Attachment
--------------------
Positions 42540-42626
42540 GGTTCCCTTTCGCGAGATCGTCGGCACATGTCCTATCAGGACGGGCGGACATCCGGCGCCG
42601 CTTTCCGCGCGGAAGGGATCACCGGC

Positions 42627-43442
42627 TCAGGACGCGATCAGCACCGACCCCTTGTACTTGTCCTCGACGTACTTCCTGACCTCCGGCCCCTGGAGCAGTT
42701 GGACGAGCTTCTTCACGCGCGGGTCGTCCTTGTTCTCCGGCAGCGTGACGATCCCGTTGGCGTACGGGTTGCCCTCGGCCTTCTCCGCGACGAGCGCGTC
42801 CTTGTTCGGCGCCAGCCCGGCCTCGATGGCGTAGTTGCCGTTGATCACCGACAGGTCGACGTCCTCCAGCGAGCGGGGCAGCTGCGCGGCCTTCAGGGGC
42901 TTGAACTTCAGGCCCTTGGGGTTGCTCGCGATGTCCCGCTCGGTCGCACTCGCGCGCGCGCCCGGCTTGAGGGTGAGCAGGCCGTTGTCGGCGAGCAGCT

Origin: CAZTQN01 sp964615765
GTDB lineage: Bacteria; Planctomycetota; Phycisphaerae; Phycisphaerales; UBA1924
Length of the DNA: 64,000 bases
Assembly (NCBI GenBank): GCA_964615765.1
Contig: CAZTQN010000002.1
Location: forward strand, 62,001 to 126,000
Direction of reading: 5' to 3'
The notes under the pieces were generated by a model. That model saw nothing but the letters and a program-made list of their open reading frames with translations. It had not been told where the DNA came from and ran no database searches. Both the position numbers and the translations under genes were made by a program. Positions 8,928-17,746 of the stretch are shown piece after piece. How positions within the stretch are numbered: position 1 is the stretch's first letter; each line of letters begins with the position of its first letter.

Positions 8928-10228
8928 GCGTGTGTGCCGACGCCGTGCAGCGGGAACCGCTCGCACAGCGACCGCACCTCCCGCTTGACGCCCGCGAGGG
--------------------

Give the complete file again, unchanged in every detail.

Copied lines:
Positions 42540-42626
42540 GGTTCCCTTTCGCGAGATCGTCGGCACATGTCCTATCAGGACGGGCGGACATCCGGCGCCG
42601 CTTTCCGCGCGGAAGGGATCACCGGC

Positions 42627-43442
42627 TCAGGACGCGATCAGCACCGACCCCTTGTACTTGTCCTCGACGTACTTCCTGACCTCCGGCCCCTGGAGCAGTT
42701 GGACGAGCTTCTTCACGCGCGGGTCGTCCTTGTTCTCCGGCAGCGTGACGATCCCGTTGGCGTACGGGTTGCCCTCGGCCTTCTCCGCGACGAGCGCGTC
42801 CTTGTTCGGCGCCAGCCCGGCCTCGATGGCGTAGTTGCCGTTGATCACCGACAGGTCGACGTCCTCCAGCGAGCGGGGCAGCTGCGCGGCCTTCAGGGGC
42901 TTGAACTTCAGGCCCTTGGGGTTGCTCGCGATGTCCCGCTCGGTCGCACTCGCGCGCGCGCCCGGCTTGAGGGTGAGCAGGCCGTTGTCGGCGAGCAGCT

Origin: CAZTQN01 sp964615765
GTDB lineage: Bacteria; Planctomycetota; Phycisphaerae; Phycisphaerales; UBA1924
Length of the DNA: 64,000 bases
Assembly (NCBI GenBank): GCA_964615765.1
Contig: CAZTQN010000002.1
Location: forward strand, 62,001 to 126,000
Direction of reading: 5' to 3'
The notes under the pieces were generated by a model. That model saw nothing but the letters and a program-made list of their open reading frames with translations. It had not been told where the DNA came from and ran no database searches. Both the position numbers and the translations under genes were made by a program. Positions 8,928-17,746 of the stretch are shown piece after piece. How positions within the stretch are numbered: position 1 is the stretch's first letter; each line of letters begins with the position of its first letter.

Positions 8928-10228
8928 GCGTGTGTGCCGACGCCGTGCAGCGGGAACCGCTCGCACAGCGACCGCACCTCCCGCTTGACGCCCGCGAGGG